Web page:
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Irwin Cotler is the Canadian co-chair of the Inter-Parliamentary Alliance on China, a former federal justice minister and a long-time parliamentarian. Yonah Diamond, the Raoul Wallenberg Centre for Human Rights’ legal counsel, made contributions.

In early 2001, as the member of Parliament for Mount Royal, I announced in the House of Commons a list of categories of human-rights violations that could serve to measure China’s international standing. On the eve of the 2008 Beijing Olympics, I released a report indicting China’s failure to meet those bars. I also warned that those Beijing Games risked turning into the “Genocide Olympics” following reports of China’s complicity in the Darfur genocide, as Sudan’s principal small-arms supplier.

Emboldened by the international community’s indifference and indulgence, the Chinese government has gone on to perpetrate its own crimes against humanity and genocide against Uyghurs and other indigenous peoples, as concluded by expert reports, rights organizations and an independent tribunal. After the United States determined that China is committing genocide, Canada’s House of Commons became the first Parliament to unanimously recognize it; followed by others, including Britain, the Netherlands, France and Lithuania.

What we were already witnessing in 2001 and 2008 were China’s pervasive assaults on human rights, which fly in the face of the Olympic values of excellence, friendship and respect. What we are seeing today, as China hosts the games for a second time in 14 years, is the utter betrayal and abandonment of the Olympic Charter.

In preparation for the 2008 Olympics, China intensified its crackdown on journalists, lawyers and activists. In 2006, Uyghur Canadian citizen Huseyin Celil was arrested in Uzbekistan and sent to China, where he was sentenced to life in prison for championing Uyghur rights – much of which was spent in solitary confinement. No one has heard from him since 2016. Practitioners of the spiritual group Falun Gong were also forcibly disappeared in the thousands in the lead-up to the 2008 games. In 2019, an independent tribunal found that China was committing crimes against humanity against the group, including forced organ harvesting. Canadian Sun Qian was arrested in 2017 and, three years later, was sentenced to eight years in prison after being subjected to torture – all for practising Falun Gong.

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In 2008, China was violently suppressing protests in Tibet, a region already subject to severe restrictions. Since then, the government has systematically separated Tibetan children from their families, with nearly 80 per cent now in state-run boarding schools that erase their cultural identity. Tibetans are subjected to widespread forced labour programs, military-style training and “thought education.” More than half a million people went through such training in the first seven months of 2020 alone.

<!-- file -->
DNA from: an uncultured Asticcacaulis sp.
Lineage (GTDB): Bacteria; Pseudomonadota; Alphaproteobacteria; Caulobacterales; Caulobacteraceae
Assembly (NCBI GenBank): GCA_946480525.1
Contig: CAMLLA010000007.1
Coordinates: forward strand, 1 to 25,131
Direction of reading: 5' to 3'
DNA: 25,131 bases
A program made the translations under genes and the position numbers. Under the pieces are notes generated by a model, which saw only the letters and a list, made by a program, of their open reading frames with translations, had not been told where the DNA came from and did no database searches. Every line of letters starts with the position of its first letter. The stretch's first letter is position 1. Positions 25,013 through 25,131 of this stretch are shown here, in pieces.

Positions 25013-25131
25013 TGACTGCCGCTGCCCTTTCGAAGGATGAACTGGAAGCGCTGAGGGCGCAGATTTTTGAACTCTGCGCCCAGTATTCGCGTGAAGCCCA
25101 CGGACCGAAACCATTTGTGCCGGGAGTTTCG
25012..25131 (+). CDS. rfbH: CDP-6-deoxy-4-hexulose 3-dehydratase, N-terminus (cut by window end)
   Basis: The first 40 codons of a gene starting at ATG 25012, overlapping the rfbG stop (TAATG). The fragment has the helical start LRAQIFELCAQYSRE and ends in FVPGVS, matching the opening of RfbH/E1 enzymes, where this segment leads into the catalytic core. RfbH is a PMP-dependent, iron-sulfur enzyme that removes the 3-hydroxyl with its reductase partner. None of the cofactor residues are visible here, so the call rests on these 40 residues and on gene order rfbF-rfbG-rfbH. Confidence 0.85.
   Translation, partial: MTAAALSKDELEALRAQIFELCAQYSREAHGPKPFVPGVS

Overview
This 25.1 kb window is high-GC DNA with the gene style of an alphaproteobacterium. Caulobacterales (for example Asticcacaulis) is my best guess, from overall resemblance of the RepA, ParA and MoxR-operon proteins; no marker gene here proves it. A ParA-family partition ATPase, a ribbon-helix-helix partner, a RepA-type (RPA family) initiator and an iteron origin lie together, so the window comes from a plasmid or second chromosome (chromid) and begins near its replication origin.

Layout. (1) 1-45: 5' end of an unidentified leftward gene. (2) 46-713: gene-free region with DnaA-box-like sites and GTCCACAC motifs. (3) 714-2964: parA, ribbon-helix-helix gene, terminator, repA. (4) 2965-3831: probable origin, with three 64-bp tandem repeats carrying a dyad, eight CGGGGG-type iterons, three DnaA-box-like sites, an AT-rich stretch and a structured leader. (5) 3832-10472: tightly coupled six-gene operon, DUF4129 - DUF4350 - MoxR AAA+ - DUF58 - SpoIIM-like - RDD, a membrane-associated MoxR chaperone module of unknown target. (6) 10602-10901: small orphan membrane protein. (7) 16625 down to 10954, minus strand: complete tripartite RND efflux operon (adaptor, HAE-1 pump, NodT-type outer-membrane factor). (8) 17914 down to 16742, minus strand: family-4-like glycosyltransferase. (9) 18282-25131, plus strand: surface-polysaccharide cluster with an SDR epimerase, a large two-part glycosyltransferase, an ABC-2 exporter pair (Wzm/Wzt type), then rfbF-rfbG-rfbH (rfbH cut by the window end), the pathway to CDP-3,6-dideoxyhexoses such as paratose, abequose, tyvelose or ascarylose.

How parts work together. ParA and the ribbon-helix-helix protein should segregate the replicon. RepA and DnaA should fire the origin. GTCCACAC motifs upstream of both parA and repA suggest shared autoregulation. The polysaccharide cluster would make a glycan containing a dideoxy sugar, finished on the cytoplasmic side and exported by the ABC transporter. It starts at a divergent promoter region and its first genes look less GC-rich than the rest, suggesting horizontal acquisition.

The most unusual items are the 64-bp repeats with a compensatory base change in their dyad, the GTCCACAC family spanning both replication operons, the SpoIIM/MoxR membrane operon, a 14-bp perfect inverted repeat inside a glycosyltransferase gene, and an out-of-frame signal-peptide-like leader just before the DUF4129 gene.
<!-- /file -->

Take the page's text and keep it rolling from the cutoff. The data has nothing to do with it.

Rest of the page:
Another dramatic development since 2008 has been China’s frontal assault not only on the democracy movement in Hong Kong, but on democracy itself.

Recently, China has forcibly disappeared women for speaking out about sexual assault, including Huang Xueqin, a journalist and leading voice in China’s #MeToo movement. Beijing also appears to have coerced former world No. 1 tennis star Peng Shuai into silence and recanting her allegations that a former vice-premier of China, Zhang Gaoli, had forced her into sex.

During the initial outbreak of COVID-19, China punished or disappeared truth-tellers sounding the alarm. Dr. Li Wenliang, an ophthalmologist at the Central Hospital of Wuhan, was detained for “spreading false rumours” and forced to sign a document denouncing his forewarning of a SARS-like virus in December, 2019. He contracted the virus and died weeks later. Citizen journalist Zhang Zhan is serving a four-year prison term for documenting the COVID-19 outbreak, including overflowing hospitals and Wuhan’s crematorium in constant operation.

China went from tightly controlling the internet in 2008 to enhancing surveillance through facial, emotion and even ethnicity-recognition technology, including a Huawei-tested “Uyghur alarm.” In 2008, China at least demonstrated a pretense for tolerating protest during the Olympics. Today, there has been a complete clampdown on dissent.

In 1936, the fencer Helene Mayer was the only German athlete of Jewish ancestry that the Third Reich allowed to participate in the Berlin Olympics, as a token to Western countries alarmed by the Nazis’ rise. So when China chose an Olympian of Uyghur descent to light the Olympic cauldron, the similarities were chilling.

When asked about the International Olympic Committee’s position on the Uyghurs, president Thomas Bach deemed their plight to be a “political issue” – a mockery of his own oath “to fight against all forms of discrimination.” Mr. Bach added that if the IOC were to take a stand, the Games would lose their “mission” – one that purports to “place sport at the service of humanity.”

But taking a stand is the only way to protect that mission and redeem these “Games of Shame” – for our athletes, and for our common humanity.

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